My posts tend to be confessional, so with that in mind, I admit that I arrived at RBS with a broad view of what doors an MBA opens, but no month-by-month plan of attack. I’ve been lucky in obtaining an exciting summer position (literally – I’ll be working on the brand team at Trojan condoms), but I’m floored at how damn impressive my fellow first year friends have been in planning their careers. They have been prepared, primped (in business formal, of course), passionate and, most importantly, strategic. One of my personal favourites is Rina Mehta. Her story shows the benefit of using broad strategy concepts to our own career tracks; strategy scholars such as Porter, Barney, Christensen, et al, are good resources for C-level executives, but they are also good resources for us, current RBS students, as we survey the career landscape.

Rina, who spent the better part of a decade working on her PharmD, looked to an RBS MBA to broaden her career opportunities. After experiencing pharmacy work up-close in the pursuit of her doctorate, she found that her real passion lay in managed care, and a PharmD+MBA was the best vehicle to get there. Although pursuing an MBA immediately after a long PhD program carried the risk of having sparse non-academic work experience, Rina has thoroughly considered her options. Her analysis would make strategy scholars proud.

As I mentioned, I find Rina impressive, but I’m not the only one: she was offered three internships at large Pharma companies. But, as a relatively inexperienced candidate, she had to consider each one based on the likelihood of converting her summer internship into a full time job. Doing so forced her to look at each firms’ respective strengths and weaknesses, but she went beyond writing a quick SWOT (strengths-weaknesses-opportunities-threats, for all your non-MBA lurkers); she went on a deep dive into each company. She contacted alumni, heavily researched each company’s core competencies, and uncovered intangible assets.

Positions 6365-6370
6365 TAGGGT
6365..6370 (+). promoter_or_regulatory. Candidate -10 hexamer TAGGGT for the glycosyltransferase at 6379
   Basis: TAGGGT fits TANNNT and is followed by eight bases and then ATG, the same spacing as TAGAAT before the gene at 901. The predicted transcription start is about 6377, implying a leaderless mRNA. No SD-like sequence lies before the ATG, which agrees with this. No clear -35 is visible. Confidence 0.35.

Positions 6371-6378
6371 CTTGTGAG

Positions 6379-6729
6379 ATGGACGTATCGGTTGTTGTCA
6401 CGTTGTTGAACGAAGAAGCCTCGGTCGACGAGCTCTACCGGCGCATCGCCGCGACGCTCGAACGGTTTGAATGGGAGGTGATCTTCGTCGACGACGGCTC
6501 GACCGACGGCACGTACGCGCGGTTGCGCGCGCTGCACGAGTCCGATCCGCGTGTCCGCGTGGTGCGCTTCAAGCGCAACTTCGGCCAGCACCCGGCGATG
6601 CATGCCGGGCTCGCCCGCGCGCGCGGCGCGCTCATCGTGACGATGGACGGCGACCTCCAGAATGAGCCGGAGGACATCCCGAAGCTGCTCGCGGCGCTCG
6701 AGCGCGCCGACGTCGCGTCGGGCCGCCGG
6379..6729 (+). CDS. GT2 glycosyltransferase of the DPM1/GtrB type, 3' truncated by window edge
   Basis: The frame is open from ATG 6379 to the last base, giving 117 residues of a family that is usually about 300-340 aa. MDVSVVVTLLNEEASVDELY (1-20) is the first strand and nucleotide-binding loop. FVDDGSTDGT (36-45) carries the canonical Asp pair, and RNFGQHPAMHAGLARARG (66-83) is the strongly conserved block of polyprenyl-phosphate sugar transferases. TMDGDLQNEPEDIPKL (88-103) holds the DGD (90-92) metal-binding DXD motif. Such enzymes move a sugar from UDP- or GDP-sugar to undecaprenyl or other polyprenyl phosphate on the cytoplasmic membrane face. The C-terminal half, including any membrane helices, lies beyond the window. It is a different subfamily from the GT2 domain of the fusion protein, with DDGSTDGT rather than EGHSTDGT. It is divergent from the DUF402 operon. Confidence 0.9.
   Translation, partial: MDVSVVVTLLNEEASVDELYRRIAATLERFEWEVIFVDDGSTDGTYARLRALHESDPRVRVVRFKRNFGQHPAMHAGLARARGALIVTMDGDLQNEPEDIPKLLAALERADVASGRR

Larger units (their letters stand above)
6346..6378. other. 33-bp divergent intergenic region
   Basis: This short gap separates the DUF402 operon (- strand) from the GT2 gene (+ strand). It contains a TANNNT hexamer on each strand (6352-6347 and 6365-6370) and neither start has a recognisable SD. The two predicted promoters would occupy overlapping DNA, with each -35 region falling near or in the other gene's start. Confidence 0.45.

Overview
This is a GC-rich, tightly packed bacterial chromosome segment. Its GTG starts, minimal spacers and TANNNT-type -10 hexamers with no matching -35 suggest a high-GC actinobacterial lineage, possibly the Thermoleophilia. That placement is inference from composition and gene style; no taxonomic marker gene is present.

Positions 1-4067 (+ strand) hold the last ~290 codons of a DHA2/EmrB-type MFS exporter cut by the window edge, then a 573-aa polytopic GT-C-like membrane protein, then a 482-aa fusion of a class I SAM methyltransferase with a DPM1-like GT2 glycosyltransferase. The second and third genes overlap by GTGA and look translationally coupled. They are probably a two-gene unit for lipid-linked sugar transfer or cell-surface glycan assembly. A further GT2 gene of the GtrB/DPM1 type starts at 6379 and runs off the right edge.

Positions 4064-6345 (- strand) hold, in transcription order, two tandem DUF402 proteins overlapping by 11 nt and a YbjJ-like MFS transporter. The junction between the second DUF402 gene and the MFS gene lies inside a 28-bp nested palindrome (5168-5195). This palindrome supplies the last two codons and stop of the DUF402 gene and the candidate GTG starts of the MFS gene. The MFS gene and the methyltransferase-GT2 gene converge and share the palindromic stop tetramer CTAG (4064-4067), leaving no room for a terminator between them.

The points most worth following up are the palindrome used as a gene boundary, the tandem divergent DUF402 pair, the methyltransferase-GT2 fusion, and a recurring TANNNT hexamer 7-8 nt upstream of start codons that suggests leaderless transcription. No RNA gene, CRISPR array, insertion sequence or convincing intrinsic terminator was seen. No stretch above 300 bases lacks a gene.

The company she eventually decided upon has a good R&D pipeline (a soothsayer of future success in the pharma industry), a stable executive team, and a healthy balance sheet. She discovered that her target company possessed tangible and intangible assets that are valuable, rare, imperfectly imitable and non-substitutable, which, wouldn’t you know, is Barney’s definition of a scary-good firm. Her rejected companies had question marks along the way in each metric.

Given that those who read this blog are likely affiliated with RBS, these are important lessons in the MBA phase of your career. But Rina’s thoughtful analysis shows that it is always important to keep you eyes and ears open about the firm you work for, and that an honest assessment of both your options and your employers’ options will be immeasurably helpful at your next career crossroad, and the one after that (and the one after that).

Tuesday, April 3, 2012

Gearing Up For a Summer in Austin with Dell

By Jennifer Du

This summer, four interns and two full-time hires will be headed to Dell to begin a new path in our careers. I'm lucky and proud to be one of those going. The six of us met up for lunch this week at Rutgers' local spot Martini 494, so that the 2nd years could share their experiences and answer all the questions we curious and eager 1st years had, like: "Does it really get THAT hot there?" "How's the Mexican food?"

We aim to strengthen and continue the great relationship RBS has with Dell and it's awesome to have such support from our predecessors. I've noticed it's one of the great qualities of Rutgers and of having smaller class sizes. It's always easy to reach out to 2nd years who were in our shoes last year but moreover, they are always excited to help.

Austin here we come!

The Usual Suspects (from left to right): Barak Epstein (2nd year),
Jennifer Meekel, Jonas StoeckerJennifer Du (me!), Ling Lan and Zona Chen (2nd year)